Matter’s debuting a new experiment in episodic storytelling, “The Matter Mini-Series,” because apparently people enjoy serialized television and also Serial.

(Or, this: Each of us online is telling a serial, multimedia, cross-platform, ever-updated story of our own, starring ourselves or some performative version of ourselves. Serialization’s the most natural thing.)

Each Thursday, the latest chapter will be released through our newsletter, so be sure to sign up. (It’ll arrive online a few days later.) But you can read the very first chapter of our very first serial, “Love in the Time of Bae,” right now.


1.

Everything You Do Is Super Duper Cute And I Can’t Stand It

by Taffy Brodesser-Akner
Illustration by Angie Wang


Terezi Pyrope (aka gallowsCalibrator) was a natural fit for Charlotte (whose name isn’t Charlotte) because she (Terezi) did crazy shit like hang her stuffed animals in nooses (hence gallows) and also was the troll who kept shit in line (hence Calibrator) with the other trolls (there are 12, they’re really trolls), and she is all about justice (Terezi is blind, and her symbol is a Libra, whose symbol is a scale), and she will bring those gallows out for the punishment, she will, and a little bit, Charlotte is like that in real life: calm and rational, which you could see sometimes (via her reasoned arguments that reflect her parents’ values, conservatives slightly to the right of Franco but not yet quite a threat to Mussolini) and a dark side that is only visible to some. Charlotte and Terezi are different, though, in that Charlotte is a girl, 16, in San Diego, and Terezi is a web comic character who has an ongoing existence at the pleasure of her creator — a man on the Internet. Charlotte continues to live at the pleasure of herself and her mental state. This pleasure was not always a foregone conclusion.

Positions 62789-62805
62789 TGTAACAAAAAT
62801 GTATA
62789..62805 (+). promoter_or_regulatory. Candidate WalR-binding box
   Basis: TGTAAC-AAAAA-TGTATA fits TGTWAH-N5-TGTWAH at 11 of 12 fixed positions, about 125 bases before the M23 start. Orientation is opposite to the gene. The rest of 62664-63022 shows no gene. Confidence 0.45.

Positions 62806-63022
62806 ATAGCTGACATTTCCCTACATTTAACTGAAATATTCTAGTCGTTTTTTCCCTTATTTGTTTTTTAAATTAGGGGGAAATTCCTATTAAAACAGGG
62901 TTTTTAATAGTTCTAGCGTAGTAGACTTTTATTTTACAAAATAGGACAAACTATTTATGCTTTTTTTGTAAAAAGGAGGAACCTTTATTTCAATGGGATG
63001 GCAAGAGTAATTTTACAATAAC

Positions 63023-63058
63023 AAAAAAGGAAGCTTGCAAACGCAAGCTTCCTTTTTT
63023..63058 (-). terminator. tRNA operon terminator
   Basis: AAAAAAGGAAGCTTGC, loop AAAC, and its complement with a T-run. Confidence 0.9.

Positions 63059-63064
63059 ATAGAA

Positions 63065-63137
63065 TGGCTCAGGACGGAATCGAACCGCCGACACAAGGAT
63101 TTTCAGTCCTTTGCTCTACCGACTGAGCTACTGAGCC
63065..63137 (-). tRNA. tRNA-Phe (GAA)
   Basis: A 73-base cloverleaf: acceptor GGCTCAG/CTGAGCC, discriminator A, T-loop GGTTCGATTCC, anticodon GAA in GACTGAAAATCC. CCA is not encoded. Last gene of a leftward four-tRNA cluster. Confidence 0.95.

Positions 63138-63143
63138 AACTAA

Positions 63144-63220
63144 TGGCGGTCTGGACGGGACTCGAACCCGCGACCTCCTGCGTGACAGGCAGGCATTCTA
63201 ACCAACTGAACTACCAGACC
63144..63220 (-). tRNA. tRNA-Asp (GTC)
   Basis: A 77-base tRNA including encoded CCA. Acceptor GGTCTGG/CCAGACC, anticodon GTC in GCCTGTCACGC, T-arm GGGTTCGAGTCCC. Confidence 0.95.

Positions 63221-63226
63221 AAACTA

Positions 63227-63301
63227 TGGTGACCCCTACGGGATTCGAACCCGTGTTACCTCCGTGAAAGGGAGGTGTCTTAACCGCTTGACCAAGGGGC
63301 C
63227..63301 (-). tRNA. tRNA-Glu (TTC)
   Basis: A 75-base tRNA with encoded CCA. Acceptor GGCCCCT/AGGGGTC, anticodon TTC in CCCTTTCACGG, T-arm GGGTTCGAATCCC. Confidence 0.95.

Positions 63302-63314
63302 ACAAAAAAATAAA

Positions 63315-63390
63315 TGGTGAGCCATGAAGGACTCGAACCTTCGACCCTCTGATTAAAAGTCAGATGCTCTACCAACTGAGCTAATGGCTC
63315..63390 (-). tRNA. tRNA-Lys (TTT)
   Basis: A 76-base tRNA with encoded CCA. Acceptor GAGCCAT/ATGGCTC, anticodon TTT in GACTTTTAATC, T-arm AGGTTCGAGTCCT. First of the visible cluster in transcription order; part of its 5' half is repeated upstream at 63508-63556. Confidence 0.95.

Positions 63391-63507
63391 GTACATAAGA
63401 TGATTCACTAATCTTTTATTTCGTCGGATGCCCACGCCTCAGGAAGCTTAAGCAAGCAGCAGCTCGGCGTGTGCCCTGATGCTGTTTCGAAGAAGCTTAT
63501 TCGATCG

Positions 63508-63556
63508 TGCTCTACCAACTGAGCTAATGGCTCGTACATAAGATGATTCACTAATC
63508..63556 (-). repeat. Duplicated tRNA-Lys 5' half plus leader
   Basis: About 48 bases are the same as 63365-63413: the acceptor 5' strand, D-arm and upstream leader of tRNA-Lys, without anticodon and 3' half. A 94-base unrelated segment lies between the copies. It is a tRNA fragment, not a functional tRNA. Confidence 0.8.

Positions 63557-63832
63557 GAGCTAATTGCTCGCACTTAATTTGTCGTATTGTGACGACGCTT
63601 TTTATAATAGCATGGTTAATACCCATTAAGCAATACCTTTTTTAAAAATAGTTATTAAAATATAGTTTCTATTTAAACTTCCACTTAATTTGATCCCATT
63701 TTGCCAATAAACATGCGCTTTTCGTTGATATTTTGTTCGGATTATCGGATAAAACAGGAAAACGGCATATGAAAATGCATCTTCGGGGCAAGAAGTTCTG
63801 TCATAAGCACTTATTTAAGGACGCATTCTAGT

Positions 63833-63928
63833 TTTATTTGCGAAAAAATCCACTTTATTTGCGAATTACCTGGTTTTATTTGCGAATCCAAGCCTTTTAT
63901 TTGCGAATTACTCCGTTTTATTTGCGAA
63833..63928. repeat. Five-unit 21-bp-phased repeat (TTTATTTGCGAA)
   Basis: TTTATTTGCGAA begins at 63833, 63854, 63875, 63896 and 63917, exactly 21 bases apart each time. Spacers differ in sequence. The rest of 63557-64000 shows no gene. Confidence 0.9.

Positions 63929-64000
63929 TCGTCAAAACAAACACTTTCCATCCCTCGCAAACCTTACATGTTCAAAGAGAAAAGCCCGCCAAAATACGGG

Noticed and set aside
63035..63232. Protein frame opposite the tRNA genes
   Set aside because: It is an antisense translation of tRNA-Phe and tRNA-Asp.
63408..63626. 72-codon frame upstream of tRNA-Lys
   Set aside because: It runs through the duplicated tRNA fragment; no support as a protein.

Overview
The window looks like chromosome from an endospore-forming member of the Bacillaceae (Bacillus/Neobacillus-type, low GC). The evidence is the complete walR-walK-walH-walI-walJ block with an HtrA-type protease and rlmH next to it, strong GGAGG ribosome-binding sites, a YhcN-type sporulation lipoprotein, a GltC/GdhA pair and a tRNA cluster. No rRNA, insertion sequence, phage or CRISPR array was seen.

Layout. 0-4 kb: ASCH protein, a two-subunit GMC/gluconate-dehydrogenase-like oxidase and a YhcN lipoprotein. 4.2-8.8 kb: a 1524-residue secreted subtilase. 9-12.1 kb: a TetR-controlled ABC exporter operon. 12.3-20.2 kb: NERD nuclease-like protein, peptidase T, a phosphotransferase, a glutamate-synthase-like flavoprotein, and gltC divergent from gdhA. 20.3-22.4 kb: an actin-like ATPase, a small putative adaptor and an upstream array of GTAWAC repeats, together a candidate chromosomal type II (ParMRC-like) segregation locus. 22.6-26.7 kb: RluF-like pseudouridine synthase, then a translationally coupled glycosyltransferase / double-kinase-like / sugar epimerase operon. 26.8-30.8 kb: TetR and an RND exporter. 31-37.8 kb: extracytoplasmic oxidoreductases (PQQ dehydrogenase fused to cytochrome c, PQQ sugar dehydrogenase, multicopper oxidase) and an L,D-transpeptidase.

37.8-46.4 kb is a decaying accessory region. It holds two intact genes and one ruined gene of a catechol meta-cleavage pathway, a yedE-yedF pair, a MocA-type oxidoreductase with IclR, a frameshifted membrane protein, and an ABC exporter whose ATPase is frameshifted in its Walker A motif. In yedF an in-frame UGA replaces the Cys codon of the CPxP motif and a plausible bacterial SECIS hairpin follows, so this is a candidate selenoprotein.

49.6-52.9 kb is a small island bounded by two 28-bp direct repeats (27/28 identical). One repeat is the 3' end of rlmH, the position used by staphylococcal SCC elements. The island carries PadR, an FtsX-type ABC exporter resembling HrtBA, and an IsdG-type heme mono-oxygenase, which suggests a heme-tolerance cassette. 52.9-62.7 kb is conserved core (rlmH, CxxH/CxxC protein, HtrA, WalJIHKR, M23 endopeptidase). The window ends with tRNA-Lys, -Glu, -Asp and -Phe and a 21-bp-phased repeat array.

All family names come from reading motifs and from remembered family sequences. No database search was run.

Terezi was adorable, with her perfectly conical horns, dark orange to light orange horns, like candy corns, pointy teeth, red mirror sunglasses—and Charlotte had recently been seeking out adorable. A year ago, she’d become a cutter, a real cutter, not like the fake cutters you see on Tumblr who are all wah wah wah, look at me and my cuts, I’m so deep and I’m so dark and I’m so sad. Do I even belong in this universe? Charlotte was a real cutter because she cut her upper thighs, using the innocent-seeming business end of a dissected pencil sharpener, so how could she be the exhibitionist type that these others were? And another thing is that Charlotte was really gay, not like the fake gay people on Tumblr who are experimenting, or the people who, deprived of the shock-value they were going for by announcing in 2014 that they were gay, decided that they were transgender. And another thing she really was was suicidal, but don’t get her started on that because everyone is suicidal. That doesn’t even have to be faked with a significant amount of theater. You don’t have to do anything, you just have to say things that are scary to your parents and to the people around you. But Charlotte has been suicidal. She knows that real suicidal is about keeping it private. You just want to be alone with your fantasies and your dread and your self. When you want to die, she says, you stop caring about what other people think.